Fresh off yesterday’s revelation that Cathie Black may be associated with human rights abuses during her stint as a Coca-Cola executive, a petition drive is picking up steam. The petition requests that the waiver Black needs to receive as a non-educator appointee for Schools Chancellor be denied. Petition organizer Justin Wedes agreed to answer a few questions about his suddenly popular initiative.
Billy Wharton: Tell our readers about your petition effort. What are you trying to accomplish with this? Who is the target? Is there a precedent for denying such a waiver?
Justin Wedes: This petition is an open letter to State Commissioner of Education David M. Steiner that I wrote the night of the mayor’s first press conference last week. I thought it would be a good idea to post it to the web and see how many people would sign it with me, since I knew a lot of parents and teachers were caught off guard by the quick resignation of Klein and the immediate appointment of this relative unknown in the Education world. I didn’t think that, just one week later, I’d be looking at the words I wrote with nearly 10,000 signatures (plus comments) underneath them.
The comments, by the way, are very insightful. I urge you to read through them. I’ve spent the last 7 days reading each and every comment and I am so impressed with the educational community and their insight and desire to be part of what should really be a more public process than the Mayor has had here.
There is a precedent for a credentials waiver being denied, in fact several. One case is that of Robert F. Wagner Jr. who, in 1983, was denied the job. At the time, Wagner was serving as Deputy Mayor and was arguably much more “exceptionally qualified” than Ms. Black is today, but community outpouring for a minority candidate along with sharp words from the Rev. Al Sharpton and others won out and we got Alvarado. Incidentally, then-Mayor Ed Koch supported Wagner, and now has come out in support of Ms. Black.
BW: Tell us a little about your background as an educator. What inspired you to take up this petition effort?
JW: I taught in a public transfer school for dropouts in Brooklyn for two years. I saw the best and worst of the system as a teacher, a fundraiser, a union chapter leader, and a strong advocate for underserved kids. I do this because I don’t believe the system is broken – far from it! What I worry about, and what inspired me to do this, is the complete centralizing of all administrative decisions and processes and the subsequent privatizing of our public system. New York City has an amazing public service to offer to its young folks, and I would argue that it’s improved in many ways under Klein. I just don’t attribute all of those improvements to Joel Klein, because I see the teachers on the front line doing the hard work. If that work is to be successful, we need a leader at the helm with experience.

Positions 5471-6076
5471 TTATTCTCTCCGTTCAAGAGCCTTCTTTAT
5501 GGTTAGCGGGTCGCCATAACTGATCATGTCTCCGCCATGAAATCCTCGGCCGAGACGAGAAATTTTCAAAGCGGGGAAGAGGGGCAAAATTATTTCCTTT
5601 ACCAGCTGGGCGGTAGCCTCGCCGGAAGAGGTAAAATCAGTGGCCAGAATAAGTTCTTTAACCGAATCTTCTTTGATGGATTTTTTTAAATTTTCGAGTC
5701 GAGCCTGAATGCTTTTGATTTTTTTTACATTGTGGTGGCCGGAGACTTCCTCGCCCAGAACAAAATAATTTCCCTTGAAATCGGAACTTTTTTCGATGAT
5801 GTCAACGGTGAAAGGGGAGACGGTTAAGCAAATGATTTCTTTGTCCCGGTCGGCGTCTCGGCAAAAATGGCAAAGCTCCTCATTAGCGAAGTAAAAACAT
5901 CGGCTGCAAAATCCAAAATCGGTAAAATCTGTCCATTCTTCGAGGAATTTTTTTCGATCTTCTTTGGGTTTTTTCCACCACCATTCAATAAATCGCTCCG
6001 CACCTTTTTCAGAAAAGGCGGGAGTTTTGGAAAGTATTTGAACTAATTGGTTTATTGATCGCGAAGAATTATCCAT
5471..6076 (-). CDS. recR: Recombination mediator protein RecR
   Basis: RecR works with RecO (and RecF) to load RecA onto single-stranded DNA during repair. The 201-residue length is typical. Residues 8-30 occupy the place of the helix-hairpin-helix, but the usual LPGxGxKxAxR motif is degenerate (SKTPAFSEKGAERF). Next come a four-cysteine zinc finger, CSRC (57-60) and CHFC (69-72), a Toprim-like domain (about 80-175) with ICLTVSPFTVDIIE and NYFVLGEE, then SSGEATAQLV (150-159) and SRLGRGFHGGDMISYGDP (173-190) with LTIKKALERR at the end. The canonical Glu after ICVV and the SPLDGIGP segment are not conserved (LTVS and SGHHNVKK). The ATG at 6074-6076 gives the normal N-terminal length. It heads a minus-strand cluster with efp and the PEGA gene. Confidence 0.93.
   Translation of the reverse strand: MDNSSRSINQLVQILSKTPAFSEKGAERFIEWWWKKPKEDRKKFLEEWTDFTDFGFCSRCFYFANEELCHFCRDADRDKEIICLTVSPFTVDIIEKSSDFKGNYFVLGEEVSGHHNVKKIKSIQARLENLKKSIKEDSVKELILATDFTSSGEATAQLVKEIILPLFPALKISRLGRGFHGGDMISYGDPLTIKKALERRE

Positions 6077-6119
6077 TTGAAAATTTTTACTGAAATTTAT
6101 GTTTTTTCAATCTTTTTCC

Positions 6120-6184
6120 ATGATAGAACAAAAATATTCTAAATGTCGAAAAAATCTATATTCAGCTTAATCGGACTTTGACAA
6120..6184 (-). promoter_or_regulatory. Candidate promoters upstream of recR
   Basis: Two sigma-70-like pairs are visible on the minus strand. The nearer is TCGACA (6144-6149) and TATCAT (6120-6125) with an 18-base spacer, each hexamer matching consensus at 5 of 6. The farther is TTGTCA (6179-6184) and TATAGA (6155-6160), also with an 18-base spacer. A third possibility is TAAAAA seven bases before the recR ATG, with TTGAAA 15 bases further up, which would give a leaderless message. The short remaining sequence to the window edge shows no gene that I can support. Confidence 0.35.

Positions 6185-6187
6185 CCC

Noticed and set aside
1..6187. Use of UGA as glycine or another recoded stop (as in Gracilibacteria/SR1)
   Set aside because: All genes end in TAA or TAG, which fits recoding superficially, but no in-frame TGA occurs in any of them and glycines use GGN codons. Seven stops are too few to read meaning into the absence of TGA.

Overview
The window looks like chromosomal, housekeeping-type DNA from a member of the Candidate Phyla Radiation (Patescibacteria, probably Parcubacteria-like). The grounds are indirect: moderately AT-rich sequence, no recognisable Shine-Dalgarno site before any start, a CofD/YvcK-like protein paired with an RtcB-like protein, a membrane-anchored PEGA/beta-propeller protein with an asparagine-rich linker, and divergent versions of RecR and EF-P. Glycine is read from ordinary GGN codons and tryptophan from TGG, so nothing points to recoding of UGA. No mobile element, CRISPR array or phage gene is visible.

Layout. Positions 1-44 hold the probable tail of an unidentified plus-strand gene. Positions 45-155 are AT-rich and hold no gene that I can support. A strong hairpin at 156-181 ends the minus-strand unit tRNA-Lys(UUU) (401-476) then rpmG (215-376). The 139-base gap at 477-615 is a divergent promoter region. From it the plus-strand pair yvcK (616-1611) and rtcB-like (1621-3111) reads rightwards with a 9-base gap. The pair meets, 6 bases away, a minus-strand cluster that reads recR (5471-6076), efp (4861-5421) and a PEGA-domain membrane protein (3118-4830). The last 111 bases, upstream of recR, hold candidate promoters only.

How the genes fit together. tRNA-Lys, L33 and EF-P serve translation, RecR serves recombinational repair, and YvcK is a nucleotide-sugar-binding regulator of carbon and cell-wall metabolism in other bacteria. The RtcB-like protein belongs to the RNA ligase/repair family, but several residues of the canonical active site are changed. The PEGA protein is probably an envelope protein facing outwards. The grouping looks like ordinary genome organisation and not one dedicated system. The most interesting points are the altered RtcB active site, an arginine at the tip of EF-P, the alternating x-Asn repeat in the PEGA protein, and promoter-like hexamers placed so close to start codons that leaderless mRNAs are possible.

BW: How do you see the role of the Schools Chancellor? Can you imagine another public education system in New York? If so, what does it look like?
JW: I think that State Law, in laying out the qualification requirements for the job, sees the Chancellor as more than what Mayor Bloomberg calls ‘a manager’. A manager, say at a hedge fund, does not need an advanced degree and licensing. A manager simply directs people and facilitates their work together. I see the Chancellor as embodying the vision of the organization, and driving it forward with a deep understanding of what it means to be a teacher, a principal, a social worker, or a student. Klein had a lot of the enthusiasm and drive, if not always the concern for teachers. I don’t see any of it in Ms. Black.
No, I can’t imagine another public education system in New York City that gives every kid a chance. I think some people in the DOE envision one, but to me it looks too full of charter schools and public schools competing like free market players in some strange and cutthroat “educational marketplace”, as Klein said about his move to News Corp.
BW: If people oppose the Cathie Black appointment, what would you advise them to do beyond just signing your petition?
JW: If people oppose the Cathie Black appointment, I would presume that they care about the system enough to try to do something about it. It’s one thing to petition the commissioner for a waiver denial, but I really think the next step is for the progressive leaders out there to come to some consensus on an alternative to Cathie Black. I heard a couple names mentioned today, and I know there are plenty of good educators who are also good managers in this city. Also, whatever your view on mayoral control, there are important ways to make your voice heard in this system. The PEP meetings, although they sometimes feel rigged, do offer a small opportunity for public input. But the biggest thing is just working to make your voice heard so that the Mayor and the PEP feel and hearthe push-back to their actions.
BW: Where do readers go to examine the petition?
Billy Wharton is a writer, activist and the editor of the Socialist WebZine. His articles have appeared in the Washington Post, the NYC Indypendent, Spectrezine and the Monthly Review Zine. He can be reached at email@example.com. Become a FAN on Facebook.